The famous Highland Red, it was a deer of great renown,
Sightings of this animal were few and far between,
The last time one was shot was back in eighteen seventeen.
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The poet very slowly sat down on the mountain track,
And carefully removed his trusty musket from his back,
He brought it to his shoulder, and lined up the grazing beast,
Fingers trembling lightly as his nervousness increased.
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Then, who should come along the track, but Laurie McIlvenny,
Or “Laurie of the Silver Foot,” as he was known to many.
He saw the poet and the gun, the unsuspecting deer,
And then the mist descended, and his mind became unclear.
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Very, very sharply came the sound of fist on head,
And as the stag turned tail and ran, the poet fell down dead.
Upon the left side of his skull appeared a massive dent,
And Laurie looked from corpse to fist in some bewilderment.
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His instinct was to turn and flee, but something made him bolder,
And stooping down, he lifted up the body on his shoulder,
Then pushing through the undergrowth, he took a disused track,
Across the granite valley to his lonely mountain shack.
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He took the poet’s fancy clothes and set them all alight,
A roaring blaze that lit the sky and lasted through the night,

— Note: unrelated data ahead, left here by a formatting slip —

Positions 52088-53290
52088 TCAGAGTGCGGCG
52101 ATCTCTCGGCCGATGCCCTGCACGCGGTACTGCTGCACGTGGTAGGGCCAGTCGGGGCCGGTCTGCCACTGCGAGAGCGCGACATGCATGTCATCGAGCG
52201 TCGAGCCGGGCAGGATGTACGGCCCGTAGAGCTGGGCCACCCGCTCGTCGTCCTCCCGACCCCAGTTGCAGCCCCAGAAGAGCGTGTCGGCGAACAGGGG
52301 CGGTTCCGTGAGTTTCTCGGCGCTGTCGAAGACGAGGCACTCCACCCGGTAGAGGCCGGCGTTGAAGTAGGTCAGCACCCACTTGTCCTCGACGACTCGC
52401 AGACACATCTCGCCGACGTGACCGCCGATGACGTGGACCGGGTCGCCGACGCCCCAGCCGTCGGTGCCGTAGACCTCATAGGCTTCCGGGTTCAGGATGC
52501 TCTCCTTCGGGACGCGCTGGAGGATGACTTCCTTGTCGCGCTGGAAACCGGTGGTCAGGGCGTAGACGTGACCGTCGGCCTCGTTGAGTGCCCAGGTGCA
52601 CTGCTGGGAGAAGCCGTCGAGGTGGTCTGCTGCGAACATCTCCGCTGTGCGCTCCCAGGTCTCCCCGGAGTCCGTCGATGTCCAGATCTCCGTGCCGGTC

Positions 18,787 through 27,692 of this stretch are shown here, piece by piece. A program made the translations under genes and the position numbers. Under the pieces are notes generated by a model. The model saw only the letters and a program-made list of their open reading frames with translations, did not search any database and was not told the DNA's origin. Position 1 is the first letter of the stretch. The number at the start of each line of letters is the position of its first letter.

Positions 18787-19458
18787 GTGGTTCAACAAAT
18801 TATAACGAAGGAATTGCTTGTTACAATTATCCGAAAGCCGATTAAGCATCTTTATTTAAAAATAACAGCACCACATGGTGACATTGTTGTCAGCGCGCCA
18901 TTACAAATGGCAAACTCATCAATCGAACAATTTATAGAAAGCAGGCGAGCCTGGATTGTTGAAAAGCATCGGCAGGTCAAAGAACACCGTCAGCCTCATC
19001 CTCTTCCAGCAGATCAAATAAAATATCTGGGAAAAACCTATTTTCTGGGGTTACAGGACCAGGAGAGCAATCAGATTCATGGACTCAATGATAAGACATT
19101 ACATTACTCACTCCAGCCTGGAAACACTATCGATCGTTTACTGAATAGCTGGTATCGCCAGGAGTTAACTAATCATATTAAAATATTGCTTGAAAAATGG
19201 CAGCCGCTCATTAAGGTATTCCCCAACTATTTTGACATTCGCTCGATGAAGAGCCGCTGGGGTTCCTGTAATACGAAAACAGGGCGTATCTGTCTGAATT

And then he took the body and a willow-handled axe,
And gave the former poet nigh on seven hundred whacks.
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And then he cooked a meal that was fit to feed a prince,
Comprising for the most part of a most delicious mince.
He carefully disposed of it, so not a drop was wasted,
It was the first and finest meat the Scot had ever tasted.
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Meanwhile at the castle, mad King George was quite alarmed,
And had a strong suspicion that his poet had been harmed.
He summonsed the constabulary, explained the situation,
And made it known that he’d be glad of their co-operation.
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The constables pulled out the stops and searched the nearby houses,
Going through men’s underwear, and questioning their spouses.
It seemed as though the poet must have vanished in thin air,
The theory was the gobshyte had been eaten by a bear.
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But when they came to Laurie’s house, the theory got revised.
Something wasn’t right in there, they quickly realised.
Laurie lay back in his chair and licked his blood-red lips,
Babbling unintelligibly about some mince and chips.
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They found the musket in the shed and, underneath some stones,
They found the unmistakable remains of human bones.
The grisly details of the case were broadcast to the press,
And Laurie McIlvenny was arraigned in great distress.
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His Majesty was so upset, he barely couldn’t eat
Another luscious mouthful of the tastiest of meat.
He said, “Dear friends, I think it’s right that we commemorate
Our skilled, yet tragic friend, the football poet Laurie ate.”